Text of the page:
Tucked away all the way up there, Vermont is the sixth-smallest state in the country. But the Green Mountain State more than makes up for its small stature in elevation, scenery, and adventure. Whether you’re up for a sailing adventure on Lake Champlain, a treehouse in an old-growth forest, the writing retreat of a beloved author, or a rugged stone hut atop Vermont’s tallest mountain, there’s an idyllic weekend getaway waiting for you, ready to satisfy whatever kind of travel urge you might have. No matter what you’re looking for, every Vermont getaway is marked by the charm of a quieter way of life, some of the freshest farm-raised meats and produce, a burgeoning brewing culture that’s been dubbed the Napa Valley of beer, and plenty of wide open spaces. Best of all: Vermont’s dreamy destinations are just a few hours’ drive from the city, making it an idyllic weekend getaway.
Whatever your style is, your dream vacation is all right there, waiting to be discovered. Here are a few lodging ideas for your next trip to Vermont, with a few ideas of what to see and do while you’re there.
For a night of luxury-meets-landscapes: Twin Farms
Tucked away on 300 idyllic acres, this 18th-century farmhouse with 10 freestanding cottages was voted the World’s Best Hotel. Not too bad for a hotel in a town with less than a thousand people — but perhaps that’s the charm. Nestled among trees that burst with vibrant color every fall, Twin Farms features architect-designed rooms with Japanese-inspired décor and artwork by Roy Lichenstein and David Hockney. In nearby Woodstock, Michelin-trained chefs run the Lincoln Inn and Restaurant. Killington is among New England’s standout ski destinations as well as a hiking haven. And the Hall Art Foundation exhibits postwar art from a collection split between Vermont and Germany.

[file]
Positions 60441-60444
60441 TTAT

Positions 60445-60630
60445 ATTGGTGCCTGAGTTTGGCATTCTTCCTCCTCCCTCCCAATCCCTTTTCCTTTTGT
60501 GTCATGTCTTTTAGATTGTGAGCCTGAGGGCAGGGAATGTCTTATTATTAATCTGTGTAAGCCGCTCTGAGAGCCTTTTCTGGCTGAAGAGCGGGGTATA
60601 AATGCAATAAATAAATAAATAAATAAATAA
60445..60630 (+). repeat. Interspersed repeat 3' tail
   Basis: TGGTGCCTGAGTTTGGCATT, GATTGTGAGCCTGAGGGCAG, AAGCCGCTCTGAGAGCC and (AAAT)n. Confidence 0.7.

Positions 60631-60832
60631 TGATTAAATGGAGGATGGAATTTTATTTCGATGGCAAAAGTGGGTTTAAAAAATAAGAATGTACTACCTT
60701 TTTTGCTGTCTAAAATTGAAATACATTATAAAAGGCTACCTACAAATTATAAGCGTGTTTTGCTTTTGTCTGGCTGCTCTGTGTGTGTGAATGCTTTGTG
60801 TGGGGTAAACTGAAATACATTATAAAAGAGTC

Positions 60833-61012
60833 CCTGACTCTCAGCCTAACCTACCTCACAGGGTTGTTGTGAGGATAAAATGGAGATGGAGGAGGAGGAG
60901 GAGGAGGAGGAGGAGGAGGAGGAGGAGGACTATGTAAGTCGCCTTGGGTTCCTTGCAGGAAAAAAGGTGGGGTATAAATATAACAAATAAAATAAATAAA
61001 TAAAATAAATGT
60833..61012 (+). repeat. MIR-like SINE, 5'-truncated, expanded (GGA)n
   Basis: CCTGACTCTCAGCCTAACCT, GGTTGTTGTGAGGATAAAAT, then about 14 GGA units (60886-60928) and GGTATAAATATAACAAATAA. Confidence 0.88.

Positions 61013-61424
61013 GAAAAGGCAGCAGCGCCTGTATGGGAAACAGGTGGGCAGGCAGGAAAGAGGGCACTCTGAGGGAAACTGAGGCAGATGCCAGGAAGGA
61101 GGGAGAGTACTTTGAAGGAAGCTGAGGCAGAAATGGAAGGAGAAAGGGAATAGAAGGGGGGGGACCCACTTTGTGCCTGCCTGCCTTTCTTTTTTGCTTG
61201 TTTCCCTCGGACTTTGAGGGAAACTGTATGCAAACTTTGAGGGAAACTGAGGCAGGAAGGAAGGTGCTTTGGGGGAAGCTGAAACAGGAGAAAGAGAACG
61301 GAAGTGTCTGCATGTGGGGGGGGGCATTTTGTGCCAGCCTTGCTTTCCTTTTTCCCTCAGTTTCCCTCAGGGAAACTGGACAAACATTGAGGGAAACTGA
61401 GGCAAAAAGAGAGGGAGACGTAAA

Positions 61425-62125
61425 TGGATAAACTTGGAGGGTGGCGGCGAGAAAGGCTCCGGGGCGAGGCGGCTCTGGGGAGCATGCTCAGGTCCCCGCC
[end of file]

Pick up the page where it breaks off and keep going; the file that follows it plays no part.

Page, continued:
For the cottagecore aesthetic (and a packed calendar of activities): Basin Harbor
This 700-acre collection of waterfront cabins at Basin Harbor sits at the tailend of Lake Champlain, facing New York State. Here, the appropriately-named Beach family has run this property for four generations and run a harbor, golf course, and hiking trails. Every family-friendly water adventure from paddle boats to shipwreck tours are right on the shores of the bay. Drive to Burlington, and there’s inventive Chinese cuisine to be found in an old cottage at A Single Pebble. ECHO, Leahy Center for Lake Champlain features an aquarium, interactive science exhibits, and a 3D theater. And just a few miles south of Burlington is Shelburne Museum, with 150,000 works of Impressionist paintings, folk art, and American craft.
For a night of glamping: Treehouse Valley Inn
A traditional Vermont bed and breakfast meets a cozy A-Frame treehouse at this Southern Vermont hideaway that’s truly off the beaten path. The lavishly appointed treehouse features a wraparound deck, floor-to-ceiling windows and a spiral staircase where you can watch the sun rise from the top bunk. Combining modern luxury with rustic charm (such as rocking chairs, Hudson’s Bay blankets, and locally-made porcelain), Treehouse Valley Inn might just be the ultimate weekend getaway. No tentpoles or sleeping bags needed.
Manchester Village is home to the Silver Fork restaurant, recently named the best date night restaurant in the country. At Mount Equinox, you can take the historic Skyline Drive five miles up to the summit — and if you time your visit right, you can watch a car race. And the nearby Brattleboro Museum and Art Center features contemporary art in a converted train station.